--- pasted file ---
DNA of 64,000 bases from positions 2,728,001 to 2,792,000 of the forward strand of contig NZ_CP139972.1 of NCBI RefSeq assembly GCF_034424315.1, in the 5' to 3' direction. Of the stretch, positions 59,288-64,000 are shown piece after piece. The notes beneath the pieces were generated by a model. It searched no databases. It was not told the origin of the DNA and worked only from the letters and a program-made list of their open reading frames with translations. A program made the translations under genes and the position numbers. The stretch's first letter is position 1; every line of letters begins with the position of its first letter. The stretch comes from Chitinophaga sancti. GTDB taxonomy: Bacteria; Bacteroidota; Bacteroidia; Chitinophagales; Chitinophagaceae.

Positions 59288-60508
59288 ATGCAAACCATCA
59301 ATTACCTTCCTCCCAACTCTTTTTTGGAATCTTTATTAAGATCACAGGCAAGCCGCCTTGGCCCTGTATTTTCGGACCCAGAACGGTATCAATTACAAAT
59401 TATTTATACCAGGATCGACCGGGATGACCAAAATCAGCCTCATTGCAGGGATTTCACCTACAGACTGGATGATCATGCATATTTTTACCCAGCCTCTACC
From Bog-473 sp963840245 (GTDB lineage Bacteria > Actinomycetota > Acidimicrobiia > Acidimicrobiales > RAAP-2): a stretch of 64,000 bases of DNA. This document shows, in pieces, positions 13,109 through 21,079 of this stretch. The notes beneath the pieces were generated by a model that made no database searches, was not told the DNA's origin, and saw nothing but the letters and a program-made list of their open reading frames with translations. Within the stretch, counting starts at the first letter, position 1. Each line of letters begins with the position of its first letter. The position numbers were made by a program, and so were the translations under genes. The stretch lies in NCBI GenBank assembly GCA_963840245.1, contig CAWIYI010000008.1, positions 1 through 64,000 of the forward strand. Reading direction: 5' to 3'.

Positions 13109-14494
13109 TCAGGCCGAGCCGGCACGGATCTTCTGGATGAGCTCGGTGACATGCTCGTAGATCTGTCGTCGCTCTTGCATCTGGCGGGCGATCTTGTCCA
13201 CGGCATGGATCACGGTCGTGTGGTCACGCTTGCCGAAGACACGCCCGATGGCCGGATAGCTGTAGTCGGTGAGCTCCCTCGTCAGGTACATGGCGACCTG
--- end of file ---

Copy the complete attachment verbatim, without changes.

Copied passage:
DNA of 64,000 bases from positions 2,728,001 to 2,792,000 of the forward strand of contig NZ_CP139972.1 of NCBI RefSeq assembly GCF_034424315.1, in the 5' to 3' direction. Of the stretch, positions 59,288-64,000 are shown piece after piece. The notes beneath the pieces were generated by a model. It searched no databases. It was not told the origin of the DNA and worked only from the letters and a program-made list of their open reading frames with translations. A program made the translations under genes and the position numbers. The stretch's first letter is position 1; every line of letters begins with the position of its first letter. The stretch comes from Chitinophaga sancti. GTDB taxonomy: Bacteria; Bacteroidota; Bacteroidia; Chitinophagales; Chitinophagaceae.

Positions 59288-60508
59288 ATGCAAACCATCA
59301 ATTACCTTCCTCCCAACTCTTTTTTGGAATCTTTATTAAGATCACAGGCAAGCCGCCTTGGCCCTGTATTTTCGGACCCAGAACGGTATCAATTACAAAT
59401 TATTTATACCAGGATCGACCGGGATGACCAAAATCAGCCTCATTGCAGGGATTTCACCTACAGACTGGATGATCATGCATATTTTTACCCAGCCTCTACC
From Bog-473 sp963840245 (GTDB lineage Bacteria > Actinomycetota > Acidimicrobiia > Acidimicrobiales > RAAP-2): a stretch of 64,000 bases of DNA. This document shows, in pieces, positions 13,109 through 21,079 of this stretch. The notes beneath the pieces were generated by a model that made no database searches, was not told the DNA's origin, and saw nothing but the letters and a program-made list of their open reading frames with translations. Within the stretch, counting starts at the first letter, position 1. Each line of letters begins with the position of its first letter. The position numbers were made by a program, and so were the translations under genes. The stretch lies in NCBI GenBank assembly GCA_963840245.1, contig CAWIYI010000008.1, positions 1 through 64,000 of the forward strand. Reading direction: 5' to 3'.

Positions 13109-14494
13109 TCAGGCCGAGCCGGCACGGATCTTCTGGATGAGCTCGGTGACATGCTCGTAGATCTGTCGTCGCTCTTGCATCTGGCGGGCGATCTTGTCCA
13201 CGGCATGGATCACGGTCGTGTGGTCACGCTTGCCGAAGACACGCCCGATGGCCGGATAGCTGTAGTCGGTGAGCTCCCTCGTCAGGTACATGGCGACCTG